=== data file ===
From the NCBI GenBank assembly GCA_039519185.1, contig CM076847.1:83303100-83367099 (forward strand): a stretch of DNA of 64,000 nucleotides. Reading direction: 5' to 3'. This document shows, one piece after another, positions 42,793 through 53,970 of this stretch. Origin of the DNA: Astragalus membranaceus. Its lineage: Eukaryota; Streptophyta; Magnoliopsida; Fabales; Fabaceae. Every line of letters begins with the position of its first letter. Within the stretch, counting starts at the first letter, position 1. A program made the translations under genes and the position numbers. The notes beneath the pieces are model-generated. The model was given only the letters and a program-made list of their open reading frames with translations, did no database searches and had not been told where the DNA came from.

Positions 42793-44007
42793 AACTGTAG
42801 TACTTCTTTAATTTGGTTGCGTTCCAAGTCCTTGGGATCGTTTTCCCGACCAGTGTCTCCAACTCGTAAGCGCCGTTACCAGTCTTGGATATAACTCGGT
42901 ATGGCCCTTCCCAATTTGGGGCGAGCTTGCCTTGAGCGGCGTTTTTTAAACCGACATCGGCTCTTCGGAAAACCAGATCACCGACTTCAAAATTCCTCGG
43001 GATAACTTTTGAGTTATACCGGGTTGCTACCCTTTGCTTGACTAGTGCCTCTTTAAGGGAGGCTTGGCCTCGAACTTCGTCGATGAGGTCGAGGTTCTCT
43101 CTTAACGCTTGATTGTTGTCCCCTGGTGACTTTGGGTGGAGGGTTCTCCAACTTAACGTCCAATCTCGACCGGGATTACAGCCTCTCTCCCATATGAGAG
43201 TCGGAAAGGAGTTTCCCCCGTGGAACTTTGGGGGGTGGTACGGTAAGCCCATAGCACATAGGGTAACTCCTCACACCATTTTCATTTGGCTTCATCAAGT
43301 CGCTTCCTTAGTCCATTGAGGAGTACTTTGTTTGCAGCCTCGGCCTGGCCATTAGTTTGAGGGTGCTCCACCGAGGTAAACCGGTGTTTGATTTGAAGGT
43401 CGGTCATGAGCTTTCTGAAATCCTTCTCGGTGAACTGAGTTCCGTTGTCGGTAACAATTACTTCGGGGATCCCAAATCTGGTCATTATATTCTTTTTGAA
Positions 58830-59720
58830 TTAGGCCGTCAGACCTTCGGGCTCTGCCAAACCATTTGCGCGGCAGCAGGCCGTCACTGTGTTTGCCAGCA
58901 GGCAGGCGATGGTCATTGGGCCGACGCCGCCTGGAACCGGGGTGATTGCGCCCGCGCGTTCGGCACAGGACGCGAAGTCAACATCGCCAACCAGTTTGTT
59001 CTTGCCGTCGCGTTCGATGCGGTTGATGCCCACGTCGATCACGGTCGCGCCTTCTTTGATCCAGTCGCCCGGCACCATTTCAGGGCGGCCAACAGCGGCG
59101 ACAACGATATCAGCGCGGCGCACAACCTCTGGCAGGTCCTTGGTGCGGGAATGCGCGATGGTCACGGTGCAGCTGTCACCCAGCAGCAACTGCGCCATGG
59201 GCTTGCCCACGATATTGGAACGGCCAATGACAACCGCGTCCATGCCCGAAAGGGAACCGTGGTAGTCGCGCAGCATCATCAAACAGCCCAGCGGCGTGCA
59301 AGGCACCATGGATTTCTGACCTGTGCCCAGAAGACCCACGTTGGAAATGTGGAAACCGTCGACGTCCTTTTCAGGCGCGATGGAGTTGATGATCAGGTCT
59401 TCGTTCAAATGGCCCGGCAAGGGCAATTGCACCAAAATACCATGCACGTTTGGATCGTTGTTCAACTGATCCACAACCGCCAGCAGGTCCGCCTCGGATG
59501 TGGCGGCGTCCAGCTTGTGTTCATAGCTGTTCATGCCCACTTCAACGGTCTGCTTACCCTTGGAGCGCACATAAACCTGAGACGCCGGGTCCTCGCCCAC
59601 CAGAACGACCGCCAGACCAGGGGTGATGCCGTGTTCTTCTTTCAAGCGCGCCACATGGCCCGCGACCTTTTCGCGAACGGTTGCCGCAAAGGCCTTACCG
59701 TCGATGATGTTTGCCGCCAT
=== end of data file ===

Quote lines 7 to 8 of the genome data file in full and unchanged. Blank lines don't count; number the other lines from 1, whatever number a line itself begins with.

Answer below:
43101 CTTAACGCTTGATTGTTGTCCCCTGGTGACTTTGGGTGGAGGGTTCTCCAACTTAACGTCCAATCTCGACCGGGATTACAGCCTCTCTCCCATATGAGAG
43201 TCGGAAAGGAGTTTCCCCCGTGGAACTTTGGGGGGTGGTACGGTAAGCCCATAGCACATAGGGTAACTCCTCACACCATTTTCATTTGGCTTCATCAAGT